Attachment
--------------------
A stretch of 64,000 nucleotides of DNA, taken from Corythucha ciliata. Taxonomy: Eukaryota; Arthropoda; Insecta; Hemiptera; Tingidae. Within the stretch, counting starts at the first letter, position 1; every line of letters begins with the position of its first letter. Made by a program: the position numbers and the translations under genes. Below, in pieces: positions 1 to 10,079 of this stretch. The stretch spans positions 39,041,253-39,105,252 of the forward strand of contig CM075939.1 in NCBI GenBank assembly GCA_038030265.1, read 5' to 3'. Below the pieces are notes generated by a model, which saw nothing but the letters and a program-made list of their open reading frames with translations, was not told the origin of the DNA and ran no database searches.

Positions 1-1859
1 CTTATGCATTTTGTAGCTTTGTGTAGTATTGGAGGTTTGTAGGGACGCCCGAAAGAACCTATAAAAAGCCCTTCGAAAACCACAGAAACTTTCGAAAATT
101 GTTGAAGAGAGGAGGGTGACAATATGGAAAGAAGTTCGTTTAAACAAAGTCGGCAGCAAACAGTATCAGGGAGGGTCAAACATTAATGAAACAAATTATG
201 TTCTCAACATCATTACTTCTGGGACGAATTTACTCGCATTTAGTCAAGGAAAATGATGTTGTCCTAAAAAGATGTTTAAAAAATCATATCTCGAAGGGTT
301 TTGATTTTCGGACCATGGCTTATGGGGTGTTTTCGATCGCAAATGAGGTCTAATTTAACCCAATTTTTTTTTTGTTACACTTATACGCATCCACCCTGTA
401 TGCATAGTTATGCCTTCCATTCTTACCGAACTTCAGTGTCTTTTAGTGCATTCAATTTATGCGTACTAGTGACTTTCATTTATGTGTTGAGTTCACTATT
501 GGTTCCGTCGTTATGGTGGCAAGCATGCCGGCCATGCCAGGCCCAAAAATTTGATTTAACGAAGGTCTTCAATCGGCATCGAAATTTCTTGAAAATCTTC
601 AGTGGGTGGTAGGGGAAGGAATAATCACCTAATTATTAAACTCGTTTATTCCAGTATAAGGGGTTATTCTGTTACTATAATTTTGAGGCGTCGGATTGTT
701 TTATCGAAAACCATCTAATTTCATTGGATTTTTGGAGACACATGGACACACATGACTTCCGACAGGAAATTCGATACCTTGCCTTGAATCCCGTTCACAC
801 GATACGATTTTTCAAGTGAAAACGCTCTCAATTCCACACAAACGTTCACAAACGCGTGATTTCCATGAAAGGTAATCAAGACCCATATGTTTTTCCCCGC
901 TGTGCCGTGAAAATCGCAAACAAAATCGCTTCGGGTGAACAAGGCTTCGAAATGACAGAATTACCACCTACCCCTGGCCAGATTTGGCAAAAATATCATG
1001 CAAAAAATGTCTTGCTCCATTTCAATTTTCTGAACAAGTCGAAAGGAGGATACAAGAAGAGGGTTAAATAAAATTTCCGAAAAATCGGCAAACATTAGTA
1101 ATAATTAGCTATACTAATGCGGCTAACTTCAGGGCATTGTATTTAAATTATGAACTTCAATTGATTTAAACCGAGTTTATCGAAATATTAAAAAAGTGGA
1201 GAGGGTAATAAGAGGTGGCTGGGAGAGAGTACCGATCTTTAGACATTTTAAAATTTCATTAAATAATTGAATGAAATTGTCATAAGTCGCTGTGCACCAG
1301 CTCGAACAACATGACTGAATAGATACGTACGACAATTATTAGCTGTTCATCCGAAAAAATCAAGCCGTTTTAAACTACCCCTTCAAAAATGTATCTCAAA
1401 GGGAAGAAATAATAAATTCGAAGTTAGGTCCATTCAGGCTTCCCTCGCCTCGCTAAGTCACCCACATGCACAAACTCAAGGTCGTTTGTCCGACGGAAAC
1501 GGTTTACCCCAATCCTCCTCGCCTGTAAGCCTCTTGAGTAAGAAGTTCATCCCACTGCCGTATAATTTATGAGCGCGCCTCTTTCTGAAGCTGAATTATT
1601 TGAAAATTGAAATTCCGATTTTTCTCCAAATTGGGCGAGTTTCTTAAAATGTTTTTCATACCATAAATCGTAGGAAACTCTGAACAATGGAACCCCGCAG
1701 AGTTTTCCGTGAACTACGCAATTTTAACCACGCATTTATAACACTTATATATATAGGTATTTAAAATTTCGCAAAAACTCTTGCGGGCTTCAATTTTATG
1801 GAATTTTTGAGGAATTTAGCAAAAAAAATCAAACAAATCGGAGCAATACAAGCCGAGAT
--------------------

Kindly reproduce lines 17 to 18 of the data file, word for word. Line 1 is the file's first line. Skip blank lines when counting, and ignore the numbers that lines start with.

1401 GGGAAGAAATAATAAATTCGAAGTTAGGTCCATTCAGGCTTCCCTCGCCTCGCTAAGTCACCCACATGCACAAACTCAAGGTCGTTTGTCCGACGGAAAC
1501 GGTTTACCCCAATCCTCCTCGCCTGTAAGCCTCTTGAGTAAGAAGTTCATCCCACTGCCGTATAATTTATGAGCGCGCCTCTTTCTGAAGCTGAATTATT